Dense Estimation and ObjectBased Segmentation of the Optical Flow with Robust Techniques
, 1998
"... In this paper we address the issue of recovering and segmenting the apparent velocity field in sequences of images. As for motion estimation, we minimize an objective function involving two robust terms. The first one cautiously captures the optical flow constraint, while the second (a priori) term ..."
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Cited by 112 (20 self)
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In this paper we address the issue of recovering and segmenting the apparent velocity field in sequences of images. As for motion estimation, we minimize an objective function involving two robust terms. The first one cautiously captures the optical flow constraint, while the second (a priori) term incorporates a discontinuitypreserving smoothness constraint. To cope with the nonconvex minimization problem thus defined, we design an efficient deterministic multigrid procedure. It converges fast toward estimates of good quality, while revealing the large discontinuity structures of flow fields. We then propose an extension of the model by attaching to it a flexible objectbased segmentation device based on deformable closed curves (different families of curve equipped with different kinds of prior can be easily supported). Experimental results on synthetic and natural sequences are presented, including an analysis of sensitivity to parameter tuning. INdex Terms Closed segmenting cu...
Ordinal Measures for Image Correspondence
, 1998
"... We present ordinal measures of association for image correspondence in the context of stereo. Linear correspondence measures like correlation and the sum of squared difference between intensity distributions are known to be fragile. Ordinal measures which are based on relative ordering of intensity ..."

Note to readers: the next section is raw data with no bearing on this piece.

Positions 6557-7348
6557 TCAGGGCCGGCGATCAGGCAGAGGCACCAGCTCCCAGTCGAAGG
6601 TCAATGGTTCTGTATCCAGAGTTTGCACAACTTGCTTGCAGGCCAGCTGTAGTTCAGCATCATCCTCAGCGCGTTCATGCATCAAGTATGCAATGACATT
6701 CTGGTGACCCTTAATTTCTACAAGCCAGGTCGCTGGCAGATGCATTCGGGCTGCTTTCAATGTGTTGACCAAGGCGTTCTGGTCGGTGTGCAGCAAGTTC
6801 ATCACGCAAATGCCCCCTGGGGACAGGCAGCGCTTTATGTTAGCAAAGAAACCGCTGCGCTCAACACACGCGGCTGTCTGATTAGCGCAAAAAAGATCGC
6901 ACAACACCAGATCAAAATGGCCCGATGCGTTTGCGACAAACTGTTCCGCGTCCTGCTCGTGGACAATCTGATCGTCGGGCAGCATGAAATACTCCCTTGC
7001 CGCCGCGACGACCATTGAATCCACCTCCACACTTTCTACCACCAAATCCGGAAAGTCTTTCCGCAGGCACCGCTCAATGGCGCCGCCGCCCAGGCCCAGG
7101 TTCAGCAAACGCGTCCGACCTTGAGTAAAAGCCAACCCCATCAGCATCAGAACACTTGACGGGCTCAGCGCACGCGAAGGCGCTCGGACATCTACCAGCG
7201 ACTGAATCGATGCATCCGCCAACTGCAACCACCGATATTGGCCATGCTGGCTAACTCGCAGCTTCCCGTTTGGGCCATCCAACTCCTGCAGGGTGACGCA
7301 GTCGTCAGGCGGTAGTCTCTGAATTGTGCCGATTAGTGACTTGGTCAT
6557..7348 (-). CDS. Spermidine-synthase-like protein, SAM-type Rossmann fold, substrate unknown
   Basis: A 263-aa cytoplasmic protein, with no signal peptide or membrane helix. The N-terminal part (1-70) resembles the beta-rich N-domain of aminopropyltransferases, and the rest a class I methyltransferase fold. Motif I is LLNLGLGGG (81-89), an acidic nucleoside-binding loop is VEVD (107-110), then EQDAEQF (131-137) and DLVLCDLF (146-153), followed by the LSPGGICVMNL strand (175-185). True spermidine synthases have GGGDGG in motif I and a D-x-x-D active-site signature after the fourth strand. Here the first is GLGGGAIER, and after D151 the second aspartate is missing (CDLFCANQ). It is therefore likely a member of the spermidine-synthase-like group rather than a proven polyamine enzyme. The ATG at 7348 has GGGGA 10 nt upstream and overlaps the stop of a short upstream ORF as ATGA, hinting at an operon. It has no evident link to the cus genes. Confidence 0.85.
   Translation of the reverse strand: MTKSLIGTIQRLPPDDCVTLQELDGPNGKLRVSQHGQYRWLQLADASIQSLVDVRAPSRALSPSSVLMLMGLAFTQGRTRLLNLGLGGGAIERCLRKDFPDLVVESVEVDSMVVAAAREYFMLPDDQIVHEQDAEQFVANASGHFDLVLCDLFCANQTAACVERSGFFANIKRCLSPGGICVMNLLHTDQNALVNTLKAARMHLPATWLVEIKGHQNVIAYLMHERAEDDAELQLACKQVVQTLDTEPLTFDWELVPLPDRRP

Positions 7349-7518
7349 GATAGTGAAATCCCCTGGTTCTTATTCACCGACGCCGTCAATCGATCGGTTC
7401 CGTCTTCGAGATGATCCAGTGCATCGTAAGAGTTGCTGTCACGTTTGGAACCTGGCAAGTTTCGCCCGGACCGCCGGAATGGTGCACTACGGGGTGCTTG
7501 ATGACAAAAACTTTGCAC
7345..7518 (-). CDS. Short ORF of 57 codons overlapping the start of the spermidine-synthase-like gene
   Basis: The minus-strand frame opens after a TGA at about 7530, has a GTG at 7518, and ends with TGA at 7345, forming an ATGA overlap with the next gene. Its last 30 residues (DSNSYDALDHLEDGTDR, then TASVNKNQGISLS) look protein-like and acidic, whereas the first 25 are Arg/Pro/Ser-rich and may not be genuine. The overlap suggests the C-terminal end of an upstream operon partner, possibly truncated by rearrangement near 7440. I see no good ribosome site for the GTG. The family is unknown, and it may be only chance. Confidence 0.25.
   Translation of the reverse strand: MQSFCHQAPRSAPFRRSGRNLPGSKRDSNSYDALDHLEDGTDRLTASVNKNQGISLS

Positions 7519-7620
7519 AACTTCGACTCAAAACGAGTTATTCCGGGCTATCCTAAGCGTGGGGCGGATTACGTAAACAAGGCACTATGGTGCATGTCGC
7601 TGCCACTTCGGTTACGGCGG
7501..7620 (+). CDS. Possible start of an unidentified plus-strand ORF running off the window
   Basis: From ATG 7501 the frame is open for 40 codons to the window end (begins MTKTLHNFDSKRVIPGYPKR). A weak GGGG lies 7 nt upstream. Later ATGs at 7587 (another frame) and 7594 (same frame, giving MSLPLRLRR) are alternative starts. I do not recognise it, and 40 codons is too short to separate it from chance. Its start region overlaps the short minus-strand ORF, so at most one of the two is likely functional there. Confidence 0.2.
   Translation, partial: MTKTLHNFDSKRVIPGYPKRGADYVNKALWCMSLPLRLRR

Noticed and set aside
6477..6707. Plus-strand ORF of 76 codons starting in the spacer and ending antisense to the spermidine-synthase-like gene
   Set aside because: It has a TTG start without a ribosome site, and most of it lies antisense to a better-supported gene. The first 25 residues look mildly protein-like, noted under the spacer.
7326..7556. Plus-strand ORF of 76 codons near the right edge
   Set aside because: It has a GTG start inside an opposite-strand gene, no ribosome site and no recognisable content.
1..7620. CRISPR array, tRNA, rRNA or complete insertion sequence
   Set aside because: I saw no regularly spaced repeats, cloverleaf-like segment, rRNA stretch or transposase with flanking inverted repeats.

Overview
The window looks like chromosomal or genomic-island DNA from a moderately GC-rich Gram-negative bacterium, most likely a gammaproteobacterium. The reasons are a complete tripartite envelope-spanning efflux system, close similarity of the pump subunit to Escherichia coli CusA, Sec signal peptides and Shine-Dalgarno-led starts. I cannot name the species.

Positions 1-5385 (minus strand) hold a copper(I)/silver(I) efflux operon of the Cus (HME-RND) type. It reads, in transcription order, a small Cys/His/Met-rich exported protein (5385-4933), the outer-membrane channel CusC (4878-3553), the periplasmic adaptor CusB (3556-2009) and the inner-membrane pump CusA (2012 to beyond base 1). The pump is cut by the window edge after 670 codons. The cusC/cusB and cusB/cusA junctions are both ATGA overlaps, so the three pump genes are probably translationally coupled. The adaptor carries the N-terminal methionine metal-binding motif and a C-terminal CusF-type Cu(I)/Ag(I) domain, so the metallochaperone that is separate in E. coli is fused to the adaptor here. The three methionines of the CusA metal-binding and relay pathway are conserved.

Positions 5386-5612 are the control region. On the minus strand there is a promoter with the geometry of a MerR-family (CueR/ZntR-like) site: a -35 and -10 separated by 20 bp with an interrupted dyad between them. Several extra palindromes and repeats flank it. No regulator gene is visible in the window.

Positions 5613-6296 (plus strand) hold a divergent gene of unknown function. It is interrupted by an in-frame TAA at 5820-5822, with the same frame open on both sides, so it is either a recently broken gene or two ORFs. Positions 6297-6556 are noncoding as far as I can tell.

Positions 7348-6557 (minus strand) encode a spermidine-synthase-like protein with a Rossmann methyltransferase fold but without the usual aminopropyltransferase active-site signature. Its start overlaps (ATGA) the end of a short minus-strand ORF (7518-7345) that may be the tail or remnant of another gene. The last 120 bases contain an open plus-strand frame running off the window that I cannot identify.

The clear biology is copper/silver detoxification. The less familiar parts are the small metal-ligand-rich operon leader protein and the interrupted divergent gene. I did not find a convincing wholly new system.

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Cited by 82 (0 self)
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We present ordinal measures of association for image correspondence in the context of stereo. Linear correspondence measures like correlation and the sum of squared difference between intensity distributions are known to be fragile. Ordinal measures which are based on relative ordering of intensity values in windows  rank permutations  have demonstrable robustness. By using distance metrics between two rank permutations, ordinal measures are defined. These measures are independent of absolute intensity scale and invariant to monotone transformations of intensity values like gamma variation between images. We have developed simple algorithms for their efficient implementation. Experiments suggest the superiority of ordinal measures over existing techniques under nonideal conditions. These measures serve as a general tool for image matching that are applicable to other vision problems such as motion estimation and texturebased image retrieval. Keywords: Image matching, Stereo, Ordi...
Modelbased 2D&3D Dominant Motion Estimation for Mosaicing and Video Representation
, 1995
"... It is fairly common in video sequences that a mostly fixed background (scene) is imaged with or without independently moving objects. The dominant background changes in the image plane mostly due to camera operations and motion (zoom, pan, tilt, track etc.). In this paper we address the problem of c ..."
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Cited by 57 (3 self)
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It is fairly common in video sequences that a mostly fixed background (scene) is imaged with or without independently moving objects. The dominant background changes in the image plane mostly due to camera operations and motion (zoom, pan, tilt, track etc.). In this paper we address the problem of computation of the dominant image transformation over time and demonstrate how this can be effectively used for efficient video representation through video mosaicing and image registration. We formulate the problem of dominant component estimation as that of modelbased robust estimation using Mestimators with direct, multiresolution methods. In addition to 2D affine and plane projective models, that have been used in the past, for describing image motion using direct methods, we also employ a true 3D model of motion and scene structure imaged with uncalibrated cameras. This model parameterizes the image motion as that due to a planar component and a parallax component. For rigid 3D scenes...